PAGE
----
March 2020 Lake Level Projection Update

JFRCalifornia

Well-Known Member
The USBR updated its lake level projections yesterday, and while it looks like things are starting to come in focus, there remains some uncertainty because the rain/snow season is not yet over. But the short story is this: it won't be as good as last year, with a projected total unregulated inflow of about 8.64 MAF, or about 80% of the recorded 30-year (1981-2010) average of 10.83 MAF. (By comparison, last year's unregulated inflow was about 13 MAF.) USBR now projects we will end up in the neighborhood of 3615-3616, with a chance it could be slightly higher or lower. Assuming we are close to bottoming out right now at 3601, that's a pretty modest rise in the lake of about 14-15 feet. The historical average rise is about 24 feet, and of course last year was about 53. Last year, you might recall, we ended up at about 3622, so if we end up at 3616, it's not that going to look that much different this year.

With planned releases for the water year of 8.23 MAF, the unregulated inflow of 8.64 more or less covers that, but with evaporation and diversions, will end up slightly negative on balance. Bottom line is we're going to end up pretty much in a holding pattern compared to last year, unless we get some late season precipitation surge as we did last year. Total lake volume is projected to end up at about 13.3 MAF, or 55% capacity.

A quick read of past water data looks like this year is shaping up to look something like 2007, which saw a rise from 3598 to 3612. For the record, 2007 ranked as the 37th best inflow year, so not that great... FYI, that year also did not have a very strong peak inflow, topping out at a shade under a 20,000 cfs peak on June 21...hopefully, this year has a much better peak inflow, which it will if we get a cold spring and late snowpack.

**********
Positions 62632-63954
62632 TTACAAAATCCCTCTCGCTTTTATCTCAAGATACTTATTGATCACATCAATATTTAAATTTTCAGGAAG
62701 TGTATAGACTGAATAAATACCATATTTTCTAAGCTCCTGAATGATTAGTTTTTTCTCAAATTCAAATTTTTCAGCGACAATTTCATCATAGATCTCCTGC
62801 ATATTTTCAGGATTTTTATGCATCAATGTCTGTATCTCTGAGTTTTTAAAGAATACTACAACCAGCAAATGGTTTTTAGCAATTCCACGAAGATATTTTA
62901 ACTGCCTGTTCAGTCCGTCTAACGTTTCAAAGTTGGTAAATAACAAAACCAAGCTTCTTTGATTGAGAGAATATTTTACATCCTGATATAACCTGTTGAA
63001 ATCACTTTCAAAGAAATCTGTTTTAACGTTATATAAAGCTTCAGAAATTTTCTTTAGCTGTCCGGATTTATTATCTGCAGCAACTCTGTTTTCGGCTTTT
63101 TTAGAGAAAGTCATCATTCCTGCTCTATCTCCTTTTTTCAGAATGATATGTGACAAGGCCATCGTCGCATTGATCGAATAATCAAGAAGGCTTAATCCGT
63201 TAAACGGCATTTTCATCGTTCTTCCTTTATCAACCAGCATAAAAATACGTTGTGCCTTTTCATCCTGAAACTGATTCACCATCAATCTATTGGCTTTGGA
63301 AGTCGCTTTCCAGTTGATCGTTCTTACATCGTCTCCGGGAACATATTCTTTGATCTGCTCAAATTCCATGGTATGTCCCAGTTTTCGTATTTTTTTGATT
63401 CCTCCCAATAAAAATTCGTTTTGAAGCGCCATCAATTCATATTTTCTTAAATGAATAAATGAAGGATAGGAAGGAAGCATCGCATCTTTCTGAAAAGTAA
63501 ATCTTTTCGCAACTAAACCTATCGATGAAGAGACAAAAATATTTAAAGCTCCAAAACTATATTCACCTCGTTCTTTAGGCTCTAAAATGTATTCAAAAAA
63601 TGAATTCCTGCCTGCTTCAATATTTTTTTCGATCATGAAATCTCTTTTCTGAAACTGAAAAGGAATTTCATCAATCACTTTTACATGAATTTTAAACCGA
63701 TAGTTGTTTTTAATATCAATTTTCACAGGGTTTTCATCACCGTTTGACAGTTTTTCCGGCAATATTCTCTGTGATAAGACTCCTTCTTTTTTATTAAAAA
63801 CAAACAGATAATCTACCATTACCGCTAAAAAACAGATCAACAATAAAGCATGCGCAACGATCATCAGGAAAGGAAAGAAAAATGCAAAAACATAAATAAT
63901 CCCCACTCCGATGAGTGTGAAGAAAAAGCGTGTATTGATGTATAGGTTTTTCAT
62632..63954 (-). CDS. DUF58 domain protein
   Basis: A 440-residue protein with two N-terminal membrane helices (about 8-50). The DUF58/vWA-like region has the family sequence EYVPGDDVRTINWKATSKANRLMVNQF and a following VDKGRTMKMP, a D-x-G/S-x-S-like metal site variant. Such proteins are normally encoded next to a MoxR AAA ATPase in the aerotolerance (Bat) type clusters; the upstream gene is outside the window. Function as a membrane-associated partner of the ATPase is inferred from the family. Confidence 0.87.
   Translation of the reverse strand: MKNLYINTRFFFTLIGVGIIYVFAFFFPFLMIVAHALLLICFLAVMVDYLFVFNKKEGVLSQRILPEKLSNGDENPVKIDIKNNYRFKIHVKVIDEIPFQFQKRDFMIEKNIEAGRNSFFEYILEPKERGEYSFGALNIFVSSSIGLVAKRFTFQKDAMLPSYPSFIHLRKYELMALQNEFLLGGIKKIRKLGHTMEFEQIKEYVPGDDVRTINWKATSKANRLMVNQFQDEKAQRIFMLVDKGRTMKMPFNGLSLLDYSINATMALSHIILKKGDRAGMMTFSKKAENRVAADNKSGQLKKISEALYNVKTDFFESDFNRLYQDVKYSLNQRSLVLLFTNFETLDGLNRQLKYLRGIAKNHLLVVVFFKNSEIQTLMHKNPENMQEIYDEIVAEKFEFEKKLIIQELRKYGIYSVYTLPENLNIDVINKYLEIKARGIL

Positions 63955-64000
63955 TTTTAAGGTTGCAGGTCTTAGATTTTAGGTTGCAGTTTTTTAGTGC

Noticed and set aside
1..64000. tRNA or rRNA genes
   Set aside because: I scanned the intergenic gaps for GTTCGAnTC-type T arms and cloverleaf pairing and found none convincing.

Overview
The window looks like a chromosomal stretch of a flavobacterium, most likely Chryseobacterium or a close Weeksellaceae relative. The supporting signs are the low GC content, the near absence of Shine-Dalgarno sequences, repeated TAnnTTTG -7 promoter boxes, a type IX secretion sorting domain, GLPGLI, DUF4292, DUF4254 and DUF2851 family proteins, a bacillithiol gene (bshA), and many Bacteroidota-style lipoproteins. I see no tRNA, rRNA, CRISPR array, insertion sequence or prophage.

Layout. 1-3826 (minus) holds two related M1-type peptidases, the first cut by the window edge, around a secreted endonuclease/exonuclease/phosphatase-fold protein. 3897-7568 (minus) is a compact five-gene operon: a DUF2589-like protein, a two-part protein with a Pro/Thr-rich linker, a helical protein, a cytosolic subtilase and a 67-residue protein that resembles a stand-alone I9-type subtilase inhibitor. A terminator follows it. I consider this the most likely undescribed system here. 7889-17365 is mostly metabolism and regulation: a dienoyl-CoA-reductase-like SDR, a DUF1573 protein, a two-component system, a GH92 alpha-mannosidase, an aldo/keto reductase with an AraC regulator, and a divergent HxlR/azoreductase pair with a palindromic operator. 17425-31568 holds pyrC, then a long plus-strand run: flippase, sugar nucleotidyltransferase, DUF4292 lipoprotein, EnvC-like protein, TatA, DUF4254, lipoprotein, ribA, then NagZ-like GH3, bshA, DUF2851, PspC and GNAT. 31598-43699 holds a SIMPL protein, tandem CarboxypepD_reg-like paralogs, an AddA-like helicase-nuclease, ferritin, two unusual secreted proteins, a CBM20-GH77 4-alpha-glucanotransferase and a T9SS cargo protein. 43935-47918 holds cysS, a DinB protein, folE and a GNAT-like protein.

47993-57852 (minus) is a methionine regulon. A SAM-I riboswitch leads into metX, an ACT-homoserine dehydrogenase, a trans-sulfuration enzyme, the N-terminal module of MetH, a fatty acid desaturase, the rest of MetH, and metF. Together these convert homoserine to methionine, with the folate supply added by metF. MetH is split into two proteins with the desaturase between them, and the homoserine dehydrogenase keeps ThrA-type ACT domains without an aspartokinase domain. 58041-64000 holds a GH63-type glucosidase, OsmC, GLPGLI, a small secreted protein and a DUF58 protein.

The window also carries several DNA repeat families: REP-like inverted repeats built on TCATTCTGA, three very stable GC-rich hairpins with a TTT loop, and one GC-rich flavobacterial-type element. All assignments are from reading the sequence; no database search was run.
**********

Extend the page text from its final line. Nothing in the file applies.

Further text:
On its face, it also looks something like 2003, which saw a 12-foot rise from 3605-3617. But that year was different in that the rise only happened because of a very late spring surge following the terribly dry winter of 2002-03. For us, 2019-20 was not a terrible winter year, so a late spring surge could make a very positive difference this time.

Here's a link to the full story from USBR:

 

mtnpull

Well-Known Member
Thanks for the info. Seems kind of conservative to me. The snowpack is above average, but the inflow is projected to be only 80% of average? Me thinks there is some CYA in those estimates!!!
That is what I was thinking. But what do I know.
 

Lee F

New Member
That is what I was thinking. But what do I know.
With the reservoirs "full" above Lake Powell for this time of year and the snowpack above normal, I wonder too how they came up with a lower than average runoff. Last year I think a bit of water went into refilling the upper basin reservoirs, but that should not be the case this year.
 

JFRCalifornia

Well-Known Member
I'm inclined to agree with you that the projections for lake level rise seem low because of existing snowpack. That said, here's a few facts to think about. As of March 31, the collective current storage of the 28 reservoirs above Powell is about 7.2 MAF, or about 78% of the 9.2 MAF capacity of those reservoirs. (Flaming Gorge is the largest of these at 3.2 MAF in storage, or 86% full.) So there's still a little room to accept some snowmelt runoff even now in those reservoirs, and not release it all to Powell. USBR is projecting Powell to reach a high water mark of about 3616, which would be a net increase in volume in Powell of about 1.5 MAF compared to today. In practical terms, that means an average inflow of about 20,000 cfs each day for the next 75 days (assuming 10,000 cfs daily outflow), for a net inflow of 10,000 cfs each day through June 15.